How to Address Gaps in Work History and Other Confusing Chronologies

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In the AOL Jobs Resume Rescue series we help readers tackle their toughest resume issues. The resumes selected are representative of some of the mistakes I see job seekers make when writing a resume. Here are some suggestions for improving the quality of your resume.

Resume No. 1

Gap in work history. This applicant left the work force for several years to be a stay-at-home mom. But because this is not referenced on the resume, the hiring manager is forced to draw his own conclusion about the work gap. It's better to be transparent and actually explain right on the resume what you were doing during the gap in your chronological work history.



PROFESSIONAL EXPERIENCE

Office Assistant XYZ Inc. 2009-2010

  • Performed administrative duties including answering phones, processing mail and receipt of packages.
  • Monitored and maintained office supplies and managed numerous vendors. Completed administrative tasks to support several teams. Maintained confidentiality of all sensitive and proprietary information.

Contract Administrator ABC Corp 1997-2003

  • Responsible for project management for certification and on-time receipt of passenger seats for wide-body aircraft. Primary and single point of contact for seat suppliers. Handled program reports and documents as per FAA and company regulations.
  • Responsible for Purchase orders and planning and conducting onsite and offsite meetings. Maintained confidentiality according to program guidelines.
  • Served as program contact person for suppliers, airline customers and Boeing engineering teams.
  • Clarified and resolved issues including schedule delays, part shortages and certification issues. Responsible overall for seat suppliers' performance on seat programs. Recognized for excellent performance by airline customers and was specifically requested for their future seat programs.





Resume No. 2

No reference to where experience occurred. The writer of this resume lists many of the work tasks she performed in her various jobs. But there is no reference to which skills she used in each positions. Hiring managers won't take the time to guess and they may instead just move on to the next applicant.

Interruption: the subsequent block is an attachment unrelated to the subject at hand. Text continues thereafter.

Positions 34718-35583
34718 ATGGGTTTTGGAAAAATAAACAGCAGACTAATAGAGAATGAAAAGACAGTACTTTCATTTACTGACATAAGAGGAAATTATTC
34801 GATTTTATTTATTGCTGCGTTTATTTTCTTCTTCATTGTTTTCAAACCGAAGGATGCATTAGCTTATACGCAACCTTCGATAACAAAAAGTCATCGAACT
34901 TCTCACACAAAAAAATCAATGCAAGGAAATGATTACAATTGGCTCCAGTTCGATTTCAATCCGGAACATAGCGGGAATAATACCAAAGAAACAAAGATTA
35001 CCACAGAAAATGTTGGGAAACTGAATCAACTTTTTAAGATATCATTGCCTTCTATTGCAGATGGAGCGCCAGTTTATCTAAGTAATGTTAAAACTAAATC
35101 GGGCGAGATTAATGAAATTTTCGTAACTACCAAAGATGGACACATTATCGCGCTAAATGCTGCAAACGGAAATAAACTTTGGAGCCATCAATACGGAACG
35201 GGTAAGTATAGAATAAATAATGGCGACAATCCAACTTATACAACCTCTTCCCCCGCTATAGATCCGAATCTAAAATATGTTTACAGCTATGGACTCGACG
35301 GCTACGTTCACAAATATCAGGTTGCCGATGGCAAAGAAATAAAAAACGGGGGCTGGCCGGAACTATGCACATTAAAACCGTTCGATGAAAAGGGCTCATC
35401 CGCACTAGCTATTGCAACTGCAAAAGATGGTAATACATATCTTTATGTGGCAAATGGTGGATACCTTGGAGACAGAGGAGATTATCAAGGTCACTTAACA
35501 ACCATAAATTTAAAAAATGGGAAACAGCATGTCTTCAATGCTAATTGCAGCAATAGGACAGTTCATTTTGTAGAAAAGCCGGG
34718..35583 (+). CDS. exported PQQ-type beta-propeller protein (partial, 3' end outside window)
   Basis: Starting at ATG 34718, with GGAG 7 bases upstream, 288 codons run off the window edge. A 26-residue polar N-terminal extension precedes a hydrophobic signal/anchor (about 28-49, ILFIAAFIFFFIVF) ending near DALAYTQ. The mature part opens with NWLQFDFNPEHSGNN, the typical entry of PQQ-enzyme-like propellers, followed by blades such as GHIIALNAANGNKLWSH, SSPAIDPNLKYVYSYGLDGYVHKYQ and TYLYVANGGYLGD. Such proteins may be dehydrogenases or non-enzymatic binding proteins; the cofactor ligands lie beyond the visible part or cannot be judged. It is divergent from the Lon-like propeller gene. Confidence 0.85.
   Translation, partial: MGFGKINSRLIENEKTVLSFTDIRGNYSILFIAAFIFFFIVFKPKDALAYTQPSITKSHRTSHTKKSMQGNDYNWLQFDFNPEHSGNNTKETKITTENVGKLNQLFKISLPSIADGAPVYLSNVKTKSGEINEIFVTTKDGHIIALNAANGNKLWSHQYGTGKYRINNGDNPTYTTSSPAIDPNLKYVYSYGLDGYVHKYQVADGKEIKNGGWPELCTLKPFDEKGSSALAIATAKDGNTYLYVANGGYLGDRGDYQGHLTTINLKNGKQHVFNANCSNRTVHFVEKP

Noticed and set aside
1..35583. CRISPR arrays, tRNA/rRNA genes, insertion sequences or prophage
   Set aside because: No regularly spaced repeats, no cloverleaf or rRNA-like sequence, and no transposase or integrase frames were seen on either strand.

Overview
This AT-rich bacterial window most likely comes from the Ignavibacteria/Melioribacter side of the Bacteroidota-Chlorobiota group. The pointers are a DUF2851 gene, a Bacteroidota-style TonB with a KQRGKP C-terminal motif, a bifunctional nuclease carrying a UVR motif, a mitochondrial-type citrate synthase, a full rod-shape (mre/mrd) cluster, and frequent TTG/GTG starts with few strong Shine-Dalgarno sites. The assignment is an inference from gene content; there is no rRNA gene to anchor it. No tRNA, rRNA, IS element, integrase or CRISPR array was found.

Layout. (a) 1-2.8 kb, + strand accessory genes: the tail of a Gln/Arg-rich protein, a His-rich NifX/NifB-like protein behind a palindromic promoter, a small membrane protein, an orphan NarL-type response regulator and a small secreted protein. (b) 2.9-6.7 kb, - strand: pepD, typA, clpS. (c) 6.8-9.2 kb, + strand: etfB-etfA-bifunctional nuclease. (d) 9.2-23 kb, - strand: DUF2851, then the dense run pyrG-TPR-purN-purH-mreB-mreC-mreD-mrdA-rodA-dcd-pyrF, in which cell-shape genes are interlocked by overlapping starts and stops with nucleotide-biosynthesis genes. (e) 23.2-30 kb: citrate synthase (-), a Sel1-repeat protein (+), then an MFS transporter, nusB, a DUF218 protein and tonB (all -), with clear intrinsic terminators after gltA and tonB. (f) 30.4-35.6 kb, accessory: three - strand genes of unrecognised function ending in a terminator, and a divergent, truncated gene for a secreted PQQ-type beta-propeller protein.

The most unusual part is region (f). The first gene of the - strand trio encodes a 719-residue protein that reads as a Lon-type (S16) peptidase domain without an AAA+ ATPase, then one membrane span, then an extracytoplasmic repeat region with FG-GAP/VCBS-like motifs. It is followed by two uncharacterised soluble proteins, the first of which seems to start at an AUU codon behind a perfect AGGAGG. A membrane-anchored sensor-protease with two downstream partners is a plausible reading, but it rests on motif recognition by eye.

Experience:

  • HR Support in administration, employee relations, recruitment and projects.
  • Set up interviews for applicants, with hiring managers.
  • Helped with writing and maintaining job descriptions.
  • Prepared new hire packets. Went over benefits with new hire and introduced them to company policies.
  • Took care of I-9's and E-verify.
  • Helped employees with benefits and questions they needed answered.
  • Coordinated Benefits enrollment and followed through to be sure that all commitments of time lines were met.
  • Contacted benefit providers with enrollee's. Worked with Principal, VSP, Kaiser, Blue Cross, Conexis.
  • Helped with transition to TriNet when company benefits were outsourced.
  • Conducted exit Interviews.
  • Kept spreadsheets of applicants for EEO and AAP compliance. Data Entry.
  • Prepared weekly time cards distributed to employees. Distributed faxes to appropriate person.
  • Kept track of people that would not be in.
  • Approved meetings that were scheduled in meeting rooms.
  • Answered company phone and put calls through to the appropriate person.
  • Distributed mail throughout the company.
  • Prepared and typed up forms and manuals for Managers that needed them.
  • Kept Employee files updated and put together.
  • Helped plan company activities.

Employment History:

HR Administration Clerk EEE Incorporated 2006-2009
Planner ABC Incorporated 1998-2006 Planner SAO Corp 1994-1997






Resume No. 3

Too many bullets. When you list more than five or six bullets in a row on a resume, the content begins to look like one big paragraph with polka dots rather than defined accomplishments. Break up the text by grouping long lists into themes based on competency. For example, this applicant could have separate category headings for written communications, bookkeeping, and office administration.



Chief Operating Officer

  • Manage and maintain executives' schedules.
  • Prepare invoices, reports, memos, letters, financial statements and other documents, using word processing, spreadsheet, or presentation software.
  • Read and analyze incoming memos, proposal submission documents, and reports, to determine their significance and plan their appropriate distribution.
  • Prepare responses to correspondence containing routine inquiries.
  • Perform general office duties such as ordering supplies, maintaining records management systems, and performing basic bookkeeping work.
  • Prepare agendas and make arrangements for committee, board, and other meetings.
  • Make travel arrangements for executives.
  • Conduct research, compile data, and prepare papers for consideration and presentation by executives, committees, and boards of directors.
  • Coordinate and direct office services, such as records and budget preparation, personnel, and housekeeping, in order to aid executives.
  • Meet with individuals, special interest groups, etc.
  • Set up and oversee administrative policies and procedures for offices or organizations.
  • Supervise and train other clerical staff.
  • Review operating practices and procedures to determine whether improvements can be made in areas such as workflow, reporting procedures, or expenditures.
  • Interpret administrative and operating policies and procedures for new hire orientation.


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